Palm Beach County Approves Law to Limit Breeding of Dogs and Cats
|January 16, 2008||Posted by russmead under Companion Animal Breeding||
Â The Palm Beach County Commission has approvedÂ anÂ unusual ordinance that they hope will sharply limit breeding in the county.
Under the new law anyone breeding a dog or cat must obtain a permit at a cost ofÂ $150. The fee is waived if the breeder registers within 90 days.Â Â Even with a permit, breeders can breed no more than 2 litters of puppies or kittens each year.Â Â Â Â
The breeders must supply the county with the names and contact information of all people who buy the puppies and kittens.Â
All other pet ownersÂ would be required toÂ spay/neuter their dogs and cats unless they register with the county, pay the $75 unaltered license fee and sign an affidavit agreeing not to breed the animal.Â
Violators could face revocation of the breeding permit and fines.
It is reported that 8,683 cats were euthanized in 2007 at the county’s animal shelter. 4,137 dogs were killed at the county animal shelter in 2007.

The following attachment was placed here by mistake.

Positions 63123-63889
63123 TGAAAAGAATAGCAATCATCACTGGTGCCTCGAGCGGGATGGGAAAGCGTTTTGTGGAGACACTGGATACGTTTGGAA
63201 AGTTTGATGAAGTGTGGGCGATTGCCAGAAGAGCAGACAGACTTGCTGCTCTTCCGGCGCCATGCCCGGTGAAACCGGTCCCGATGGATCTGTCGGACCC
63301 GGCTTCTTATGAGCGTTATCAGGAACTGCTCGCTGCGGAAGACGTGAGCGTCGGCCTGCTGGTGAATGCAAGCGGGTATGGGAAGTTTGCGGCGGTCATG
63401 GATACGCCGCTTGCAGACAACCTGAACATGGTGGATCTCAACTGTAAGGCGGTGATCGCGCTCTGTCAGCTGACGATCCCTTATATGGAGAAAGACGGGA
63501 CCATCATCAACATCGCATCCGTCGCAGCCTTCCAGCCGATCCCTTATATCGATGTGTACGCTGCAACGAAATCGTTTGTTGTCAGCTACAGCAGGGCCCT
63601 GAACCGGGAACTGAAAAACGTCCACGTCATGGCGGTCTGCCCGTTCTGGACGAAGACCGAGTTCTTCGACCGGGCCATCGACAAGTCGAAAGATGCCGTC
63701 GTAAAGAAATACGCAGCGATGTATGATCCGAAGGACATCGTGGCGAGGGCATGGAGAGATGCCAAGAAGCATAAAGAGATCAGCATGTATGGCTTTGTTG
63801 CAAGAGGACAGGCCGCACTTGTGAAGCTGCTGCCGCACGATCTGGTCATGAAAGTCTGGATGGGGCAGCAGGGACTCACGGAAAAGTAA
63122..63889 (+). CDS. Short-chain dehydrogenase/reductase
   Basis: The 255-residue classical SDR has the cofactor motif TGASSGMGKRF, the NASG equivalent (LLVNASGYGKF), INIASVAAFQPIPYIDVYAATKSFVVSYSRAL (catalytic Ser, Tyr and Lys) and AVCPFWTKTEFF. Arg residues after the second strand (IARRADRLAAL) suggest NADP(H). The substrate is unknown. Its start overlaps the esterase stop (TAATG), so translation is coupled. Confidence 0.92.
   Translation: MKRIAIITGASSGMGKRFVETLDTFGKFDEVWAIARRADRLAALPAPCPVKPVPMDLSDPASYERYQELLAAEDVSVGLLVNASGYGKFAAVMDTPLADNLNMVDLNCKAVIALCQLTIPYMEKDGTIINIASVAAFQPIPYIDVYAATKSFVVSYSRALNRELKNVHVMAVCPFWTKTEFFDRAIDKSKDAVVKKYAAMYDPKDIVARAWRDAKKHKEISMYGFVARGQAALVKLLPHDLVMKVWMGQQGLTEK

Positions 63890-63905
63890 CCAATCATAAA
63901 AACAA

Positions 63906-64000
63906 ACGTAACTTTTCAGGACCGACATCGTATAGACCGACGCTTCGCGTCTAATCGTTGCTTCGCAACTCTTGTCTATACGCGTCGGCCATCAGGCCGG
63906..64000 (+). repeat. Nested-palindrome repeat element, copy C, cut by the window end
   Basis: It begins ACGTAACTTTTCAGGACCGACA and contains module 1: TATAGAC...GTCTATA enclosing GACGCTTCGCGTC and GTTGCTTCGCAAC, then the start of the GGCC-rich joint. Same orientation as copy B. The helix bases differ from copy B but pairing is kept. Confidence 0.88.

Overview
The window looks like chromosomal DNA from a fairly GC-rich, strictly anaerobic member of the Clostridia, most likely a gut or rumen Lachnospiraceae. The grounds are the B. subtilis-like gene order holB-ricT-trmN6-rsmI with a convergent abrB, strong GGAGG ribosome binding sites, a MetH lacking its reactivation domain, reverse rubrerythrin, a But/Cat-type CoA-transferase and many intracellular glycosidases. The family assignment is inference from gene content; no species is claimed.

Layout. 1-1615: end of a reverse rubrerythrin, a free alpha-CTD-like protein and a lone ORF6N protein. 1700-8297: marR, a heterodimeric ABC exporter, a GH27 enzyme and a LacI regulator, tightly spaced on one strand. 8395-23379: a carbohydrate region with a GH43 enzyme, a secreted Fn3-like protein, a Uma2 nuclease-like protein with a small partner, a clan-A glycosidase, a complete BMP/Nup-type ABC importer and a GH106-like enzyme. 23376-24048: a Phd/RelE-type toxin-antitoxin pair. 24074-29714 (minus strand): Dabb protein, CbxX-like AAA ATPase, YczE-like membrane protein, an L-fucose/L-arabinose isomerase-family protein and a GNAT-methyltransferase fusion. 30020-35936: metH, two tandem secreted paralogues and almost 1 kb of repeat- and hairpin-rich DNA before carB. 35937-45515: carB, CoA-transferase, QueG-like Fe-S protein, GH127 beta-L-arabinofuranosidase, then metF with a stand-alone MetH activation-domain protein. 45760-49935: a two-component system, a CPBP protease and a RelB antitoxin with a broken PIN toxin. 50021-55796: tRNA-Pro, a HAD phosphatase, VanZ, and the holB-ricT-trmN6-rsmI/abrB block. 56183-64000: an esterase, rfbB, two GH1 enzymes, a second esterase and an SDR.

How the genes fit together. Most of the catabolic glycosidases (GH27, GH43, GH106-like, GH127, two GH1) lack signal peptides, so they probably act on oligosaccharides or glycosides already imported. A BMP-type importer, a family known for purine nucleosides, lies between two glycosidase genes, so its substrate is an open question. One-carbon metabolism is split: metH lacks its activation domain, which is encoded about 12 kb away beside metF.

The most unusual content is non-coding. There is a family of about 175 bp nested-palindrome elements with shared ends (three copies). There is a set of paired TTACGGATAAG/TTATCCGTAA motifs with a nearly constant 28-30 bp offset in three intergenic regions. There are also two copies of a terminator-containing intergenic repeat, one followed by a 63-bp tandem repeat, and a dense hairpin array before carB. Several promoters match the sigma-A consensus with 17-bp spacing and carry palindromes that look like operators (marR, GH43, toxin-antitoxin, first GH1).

Critics say the measure punishes breeders and will not reduce the population of unwanted animals that end up in the shelter.
One problem is likely to be enforcement. Even now without the limits on breeding and mandatory spay/neuter, only 30% of dogs and 7% of cats are registered. But the county did approve an increase of $500,000 to the animal care and control budget.Â
Significantly, the commissioners have also taken steps to make low cost spay/neuter available. They approved a voucher program for low income residents to help pay for the sterilizations. The commission expanded a no cost spay/neuter clinic and increased the number of days the Spay Shuttle, the mobile spay/neuter clinic, will operate. Â
There is a plan to stage 3 24 hour spay/neuter events for cats. One event has already been held. Called "Op Around the Clock", the event resulted in the spay/neuter of 415 cats.
One thing is certain: No large scale or even small puppy millers are likely to venture into Palm Beach County. And that’s a good thing.